Samsø chasing a Bio-LNG solution
A delegation from Samsø travelled for inspiration on liquefaction of biogas in Northern Ireland. GO-LNG supports this planned green revolution at Samsø to deliver Bio-LNG for the ferry, and the liquefaction technology is the key to the business plan. The study visit has been financed by Go-LNG.
New ways ahead
For most biogas enthusiasts the injection of biomethane to the gas grid is usually the way to go in Denmark, but when a ferry has been constructed for liquefied gas, the liquefaction is indispensable. However, the trip opened the eyes for an interesting liquefaction solution, which may also be applicable for other areas with biogas potential and no gas grid.
Biomethane is in some cases today transported in compressed form for transport usage over longer distances in expensive trailers as compressed gas at 220 bar. However, this liquefaction technology may become a competitive alternative in areas without a gas grid under certain conditions. A trailer with Bio-LNG can move 7 times the amount of energy compared to compressed biomethane. This can expand the use of Bio-LNG for heavy transport to more cases.
Greenville Energy had a biogas plant and used the gas to traditional CHP to produce heat and power. An increase in production and new potential customers could only be reached via liquefaction and Cryo Pur from France was contacted. Cryo Pur has designed a new technology for this exact purpose in small-scale, corresponding to a farm-scale biogas – or the planned Samsø biogas size. Very few biogas liquefaction plants of this size exist worldwide.
Greenville is now selling Bio-LNG to a dairy some 50 km away and the business case is good under these conditions. Return on Investment was calculated to be 4 years for Greenville Energy and the plant was installed and inaugurated in January 2018.
Denis Clodic, the founder of Cryo Pur, explained with enthusiasm about the technology for biogas liquefaction (see Box). The plant was assembled in Paris and installed in Omagh during 5 weeks and inaugurated in January 2018.
Basically, there are 4 steps in the process from raw biogas to liquefied biomethane – or Bio-LNG. The plant treats 300 m3 raw biogas hourly
1. The raw gas is cleaned of Sulphur in a filter of activated carbon which is standard at many biogas plants.
2. The gas is cooled down to minus 70 degrees C where water and other impurities from the gas are frozen. In a double line, this process can continue and alternate between freezing and thawing, removing the water from the gas.
3. The remaining CH4 and CO2 is cooled further to minus 120 degrees C, where CO2 will freeze and is released as liquefied CO2 and stored in cryogenic storage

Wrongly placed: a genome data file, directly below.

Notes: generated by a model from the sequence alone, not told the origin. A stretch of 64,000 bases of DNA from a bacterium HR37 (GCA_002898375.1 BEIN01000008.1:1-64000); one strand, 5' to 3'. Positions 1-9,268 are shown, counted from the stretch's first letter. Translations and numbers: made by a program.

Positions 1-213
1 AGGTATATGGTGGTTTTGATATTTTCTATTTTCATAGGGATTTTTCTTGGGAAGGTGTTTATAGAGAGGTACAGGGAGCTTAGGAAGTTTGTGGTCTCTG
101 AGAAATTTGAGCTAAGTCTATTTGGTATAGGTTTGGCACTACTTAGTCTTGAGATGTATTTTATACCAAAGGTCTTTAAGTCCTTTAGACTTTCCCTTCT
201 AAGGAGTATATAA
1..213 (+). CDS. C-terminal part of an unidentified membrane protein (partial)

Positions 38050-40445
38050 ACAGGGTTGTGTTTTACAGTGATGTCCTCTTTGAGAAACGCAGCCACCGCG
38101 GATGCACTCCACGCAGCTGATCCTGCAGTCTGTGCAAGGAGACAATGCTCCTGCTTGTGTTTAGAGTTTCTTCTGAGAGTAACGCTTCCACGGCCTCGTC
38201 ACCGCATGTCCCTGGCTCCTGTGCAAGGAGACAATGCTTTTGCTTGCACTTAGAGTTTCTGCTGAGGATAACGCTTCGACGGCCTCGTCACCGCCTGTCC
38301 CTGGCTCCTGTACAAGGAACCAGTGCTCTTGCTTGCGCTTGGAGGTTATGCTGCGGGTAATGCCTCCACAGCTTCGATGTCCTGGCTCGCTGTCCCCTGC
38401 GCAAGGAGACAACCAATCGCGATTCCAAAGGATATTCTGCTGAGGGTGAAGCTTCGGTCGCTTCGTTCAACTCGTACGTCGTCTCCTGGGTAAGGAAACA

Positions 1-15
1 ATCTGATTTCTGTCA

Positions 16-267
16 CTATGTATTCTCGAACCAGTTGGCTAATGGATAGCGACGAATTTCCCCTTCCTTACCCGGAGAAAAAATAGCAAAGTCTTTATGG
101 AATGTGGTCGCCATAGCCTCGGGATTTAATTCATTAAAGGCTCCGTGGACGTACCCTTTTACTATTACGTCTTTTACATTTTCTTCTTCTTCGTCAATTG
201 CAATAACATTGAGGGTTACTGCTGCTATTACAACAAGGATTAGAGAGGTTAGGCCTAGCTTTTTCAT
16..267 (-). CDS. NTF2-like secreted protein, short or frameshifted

These first steps are carried out at atmospheric pressure
4. The methane is cooled further and under a pressure of 14 barg the methane is liquefied and stored in cryogenic storage
The daily production is around 5 tons liquid CO2 and around 3 tons of liquid CH4.
The process uses a unique knowledge of temperature and pressure controls but technology bricks are kept simple as it uses conventional refrigeration systems..
The Samsø Business case
At Samsø, the ferry at present buys LNG on the world market in Rotterdam with low taxes challenging the biogas and liquefaction business plan. It may not be economically feasible to deliver Bio-LNG at this price, and if the local politicians are not willing to pay extra and increase the ferry ticket price, it may not be realized.
However, this visit has inspired Samsø to think of new alternatives. If a biogas plant with liquefaction can be established and delivering the Bio-LNG to more lucrative markets than the ferry this could be a start. The Island will get the same benefits in terms of recycling of societal wastes into nutrients, the associated jobs and circular economy.
Søren Stensgaard, head of Technical Department at Samsø Municipality see new opportunities with this technology. – We can see several new options for us to open up for Bio-LNG. We can potentially reach new customers, we can create the circular economy on the island and potentially the liquid CO2 is another product for new customers or for future methanation to produce more biomethane. It is not our first choice to by-pass the ferry, but the liquefaction technology could pave the way for interesting bio-LNG alternatives.